The ACC title game has decided to return to the city that hosted the first ACC championship game and the inaugural ACC championship. And don't confuse the two.
Conference couldn't resist the sights of Jacksonville.
But don't get the idea that the contract is, like, written in ink or anything:
The Gator Bowl Association, which has staged the event for two years, and the ACC came to an agreement Tuesday to extend their agreement for the 2007 game, but neither side made any guarantees whether Jacksonville will host the game beyond this year.
"We are extremely pleased that the city of Jacksonville will continue to be the host city for the 2007 ACC football championship game," said GBA president Rick Catlett. "The city and the Gator Bowl Association enjoy a wonderful partnership with [ACC] commissioner John Swofford and the Atlantic Coast Conference. We look forward to working together to ensure the 2007 ACC football championship game is a success and surpasses our expectations."
The ACC had a two-year option to return the game to Jacksonville, but after the Wake Forest-Georgia Tech ACC Championship game last December sold only 62,850 tickets and had no more than 50,000 fans show up for the game, Swofford and the GBA agreed it was best to give Jacksonville no more than a one-year extension. The GBA lost more than $1 million on the 2006 championship game after the first ACC title game between Florida State and Virginia Tech attracted nearly 73,000 fans and was at least a break-even proposition for the GBA.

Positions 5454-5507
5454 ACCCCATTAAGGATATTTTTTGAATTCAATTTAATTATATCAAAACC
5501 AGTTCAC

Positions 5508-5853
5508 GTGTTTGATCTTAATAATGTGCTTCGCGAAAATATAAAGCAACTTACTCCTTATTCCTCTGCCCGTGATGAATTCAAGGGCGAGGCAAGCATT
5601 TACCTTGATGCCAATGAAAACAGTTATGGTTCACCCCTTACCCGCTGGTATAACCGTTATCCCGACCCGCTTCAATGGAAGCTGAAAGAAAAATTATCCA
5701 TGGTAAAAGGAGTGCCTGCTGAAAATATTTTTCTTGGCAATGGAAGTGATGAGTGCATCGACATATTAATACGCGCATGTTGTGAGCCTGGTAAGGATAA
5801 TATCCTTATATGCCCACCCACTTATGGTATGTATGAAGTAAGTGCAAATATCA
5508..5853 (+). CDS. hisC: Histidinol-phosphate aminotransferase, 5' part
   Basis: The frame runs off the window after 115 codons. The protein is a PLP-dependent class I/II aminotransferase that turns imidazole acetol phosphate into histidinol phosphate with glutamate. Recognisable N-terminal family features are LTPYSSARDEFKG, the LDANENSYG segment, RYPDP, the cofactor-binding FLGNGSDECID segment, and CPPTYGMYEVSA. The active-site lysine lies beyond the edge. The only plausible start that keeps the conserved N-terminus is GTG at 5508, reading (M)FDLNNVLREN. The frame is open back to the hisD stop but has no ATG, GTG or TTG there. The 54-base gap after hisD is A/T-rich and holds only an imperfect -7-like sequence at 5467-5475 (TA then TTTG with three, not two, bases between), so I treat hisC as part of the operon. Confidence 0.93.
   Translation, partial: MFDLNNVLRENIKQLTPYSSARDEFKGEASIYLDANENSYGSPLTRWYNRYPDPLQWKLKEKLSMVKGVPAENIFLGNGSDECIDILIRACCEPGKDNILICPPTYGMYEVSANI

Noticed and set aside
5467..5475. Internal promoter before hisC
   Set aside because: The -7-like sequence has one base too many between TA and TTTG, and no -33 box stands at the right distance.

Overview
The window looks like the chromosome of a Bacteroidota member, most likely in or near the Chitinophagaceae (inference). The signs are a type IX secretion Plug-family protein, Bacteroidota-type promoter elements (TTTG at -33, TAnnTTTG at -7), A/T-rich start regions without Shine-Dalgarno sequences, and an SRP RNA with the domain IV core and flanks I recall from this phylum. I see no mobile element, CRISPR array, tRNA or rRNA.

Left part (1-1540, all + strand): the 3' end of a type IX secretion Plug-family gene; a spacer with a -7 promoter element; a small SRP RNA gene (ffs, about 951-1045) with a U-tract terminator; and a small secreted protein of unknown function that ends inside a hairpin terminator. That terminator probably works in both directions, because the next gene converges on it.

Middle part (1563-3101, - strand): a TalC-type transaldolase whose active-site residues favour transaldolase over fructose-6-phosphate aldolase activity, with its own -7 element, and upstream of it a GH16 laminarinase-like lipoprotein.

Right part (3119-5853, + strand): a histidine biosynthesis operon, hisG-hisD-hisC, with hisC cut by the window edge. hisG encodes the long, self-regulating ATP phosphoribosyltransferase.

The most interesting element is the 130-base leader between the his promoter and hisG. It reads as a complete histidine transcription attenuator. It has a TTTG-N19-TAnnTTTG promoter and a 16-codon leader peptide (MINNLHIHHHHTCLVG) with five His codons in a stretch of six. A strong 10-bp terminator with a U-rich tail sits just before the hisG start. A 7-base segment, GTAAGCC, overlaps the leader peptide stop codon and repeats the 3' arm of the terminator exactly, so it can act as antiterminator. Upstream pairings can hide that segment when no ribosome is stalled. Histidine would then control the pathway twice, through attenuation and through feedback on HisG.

Game was less successful than this.
Imagine that. Wake Forest-Georgia Tech was outsold by Florida State-Virginia Tech. I can't imagine why that happened. Unless you count the fact that Florida State and Virginia Tech have ... what do you call them ... oh, yeah, fan bases.
Jacksonville's ability to host the ACC title game beyond this year will be contingent on the event being able to produce something close to a sellout in the Dec. 1 game, which has no set starting time.
Mayor John Peyton is confident the game can rebound after the disappointing attendance at the Georgia Tech-Wake Forest championship game.
"Jacksonville has a rich sports history serving as host for a vast array of collegiate and professional sporting events," Peyton said in a released statement. "We are thrilled to continue this tradition by hosting the ACC Championship game again this year. We look forward to welcoming players and fans to our great city."
"Besides," Peyton added, "how often do you really think Chan Gailey and Wake Forest can get to the championship game? Can't happen two years in a row. Right?"